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Postdoctoral Research Physicist – Ultrasound Physics

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The Institute of Cancer Research, London, is one of the world’s most influential cancer research institutes, with an outstanding record of achievement dating back more than 100 years. We provided the first convincing evidence that DNA damage is the basic cause of cancer, laying the foundation for the now universally accepted idea that cancer is a genetic disease. Today, The Institute of Cancer Research (ICR) leads the world at isolating cancer-related genes and discovering new targeted drugs for personalised cancer treatment.Under the leadership of our Chief Executive, Professor Paul Workman FMedSci, the ICR is ranked as the UK’s leading academic research centre. Together with our partner The Royal Marsden, we are rated in the top four cancer centres globally.The ICR is committed to attracting, developing and retaining the best minds in the world to join us in our mission – to make the discoveries that defeat cancer.

This post is an exciting opportunity for a physicist or engineer with ultrasound imaging experience. The post aims to develop novel in vivo multi-modality ultrasonic imaging techniques.

A number of ultrasound techniques exist that can be used to measure or characterise different functional or structural changes in normal or diseased tissues which occur in response to therapy. These changes may be predictive biomarkers of radiation response and used to design or monitor therapy. The proposed project investigates the feasibility of combining two or more ultrasonic techniques to increase the specificity and sensitivity of ultrasonic imaging of predictive biomarkers.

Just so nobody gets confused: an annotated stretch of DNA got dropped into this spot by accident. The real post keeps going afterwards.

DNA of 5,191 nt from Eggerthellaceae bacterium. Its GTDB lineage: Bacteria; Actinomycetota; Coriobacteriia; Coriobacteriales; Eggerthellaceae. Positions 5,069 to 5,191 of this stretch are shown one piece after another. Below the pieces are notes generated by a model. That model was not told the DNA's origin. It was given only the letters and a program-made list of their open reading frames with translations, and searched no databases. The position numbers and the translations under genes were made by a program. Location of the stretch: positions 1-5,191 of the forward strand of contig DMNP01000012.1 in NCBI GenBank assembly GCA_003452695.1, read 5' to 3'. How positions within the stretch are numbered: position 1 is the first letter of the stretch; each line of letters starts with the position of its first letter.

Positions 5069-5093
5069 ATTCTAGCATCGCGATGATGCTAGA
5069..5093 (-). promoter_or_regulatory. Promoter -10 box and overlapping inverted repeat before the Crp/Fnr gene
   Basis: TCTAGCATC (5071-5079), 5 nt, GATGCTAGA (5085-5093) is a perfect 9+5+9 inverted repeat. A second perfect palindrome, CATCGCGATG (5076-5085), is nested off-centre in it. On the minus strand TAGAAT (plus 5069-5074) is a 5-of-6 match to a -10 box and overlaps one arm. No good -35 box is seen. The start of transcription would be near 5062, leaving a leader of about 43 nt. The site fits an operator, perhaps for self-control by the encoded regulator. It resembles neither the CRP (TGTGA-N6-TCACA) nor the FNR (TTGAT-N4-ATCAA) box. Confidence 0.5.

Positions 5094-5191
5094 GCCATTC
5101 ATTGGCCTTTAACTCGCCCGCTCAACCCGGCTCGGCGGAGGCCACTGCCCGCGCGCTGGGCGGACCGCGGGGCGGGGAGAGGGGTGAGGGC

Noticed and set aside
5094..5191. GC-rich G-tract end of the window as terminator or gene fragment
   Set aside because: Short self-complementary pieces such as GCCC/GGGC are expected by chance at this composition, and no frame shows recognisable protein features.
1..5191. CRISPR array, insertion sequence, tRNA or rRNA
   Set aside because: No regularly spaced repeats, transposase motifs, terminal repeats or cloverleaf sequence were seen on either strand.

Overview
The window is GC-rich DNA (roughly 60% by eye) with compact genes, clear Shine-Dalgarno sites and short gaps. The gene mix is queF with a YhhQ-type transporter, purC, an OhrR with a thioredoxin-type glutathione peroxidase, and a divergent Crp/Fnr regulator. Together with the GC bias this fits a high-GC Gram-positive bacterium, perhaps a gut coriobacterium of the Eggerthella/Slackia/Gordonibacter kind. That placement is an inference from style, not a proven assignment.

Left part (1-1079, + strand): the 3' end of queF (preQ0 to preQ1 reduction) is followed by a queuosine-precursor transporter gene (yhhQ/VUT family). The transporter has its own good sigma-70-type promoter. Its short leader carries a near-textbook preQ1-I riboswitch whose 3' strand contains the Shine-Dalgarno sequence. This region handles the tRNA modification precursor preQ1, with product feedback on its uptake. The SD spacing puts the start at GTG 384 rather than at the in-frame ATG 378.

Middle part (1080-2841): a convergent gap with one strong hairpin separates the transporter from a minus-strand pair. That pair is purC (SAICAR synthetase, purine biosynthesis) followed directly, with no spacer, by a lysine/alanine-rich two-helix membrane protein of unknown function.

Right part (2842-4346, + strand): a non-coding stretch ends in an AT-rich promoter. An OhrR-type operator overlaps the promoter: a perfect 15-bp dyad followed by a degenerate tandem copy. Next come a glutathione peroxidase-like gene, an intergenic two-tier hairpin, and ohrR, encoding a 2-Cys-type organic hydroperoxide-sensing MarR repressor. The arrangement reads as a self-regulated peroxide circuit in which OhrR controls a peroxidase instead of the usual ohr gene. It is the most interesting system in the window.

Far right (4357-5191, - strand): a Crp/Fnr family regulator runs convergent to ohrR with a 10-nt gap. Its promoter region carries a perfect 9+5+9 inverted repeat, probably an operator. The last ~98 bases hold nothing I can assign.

The successful applicant will design and execute of a programme of research to:

(1) develop novel software and hardware for the acquisition of in vivo multi-modality ultrasound images
(2) analyse and validate ultrasound signals, which may be used as imaging biomarkers.

The project will be based at the newly built Centre for Cancer Imaging, ICR Sutton campus, Surrey. Research will include ultrasound imaging and radiotherapy dose data analysis.

We seek a highly motivated candidate with a PhD in physics, medical engineering or bioengineering and experience of experimental techniques relevant to the project. Experience of computational methods and ultrasound imaging are essential. In-vivo techniques are desirable.

If you would like more information on the post or have any questions about the role you can contact Dr Emma Harris (emma.harris@icr.ac.uk)….

Don’t forget to mention Naturejobs when applying.

Source: Nature Jobs

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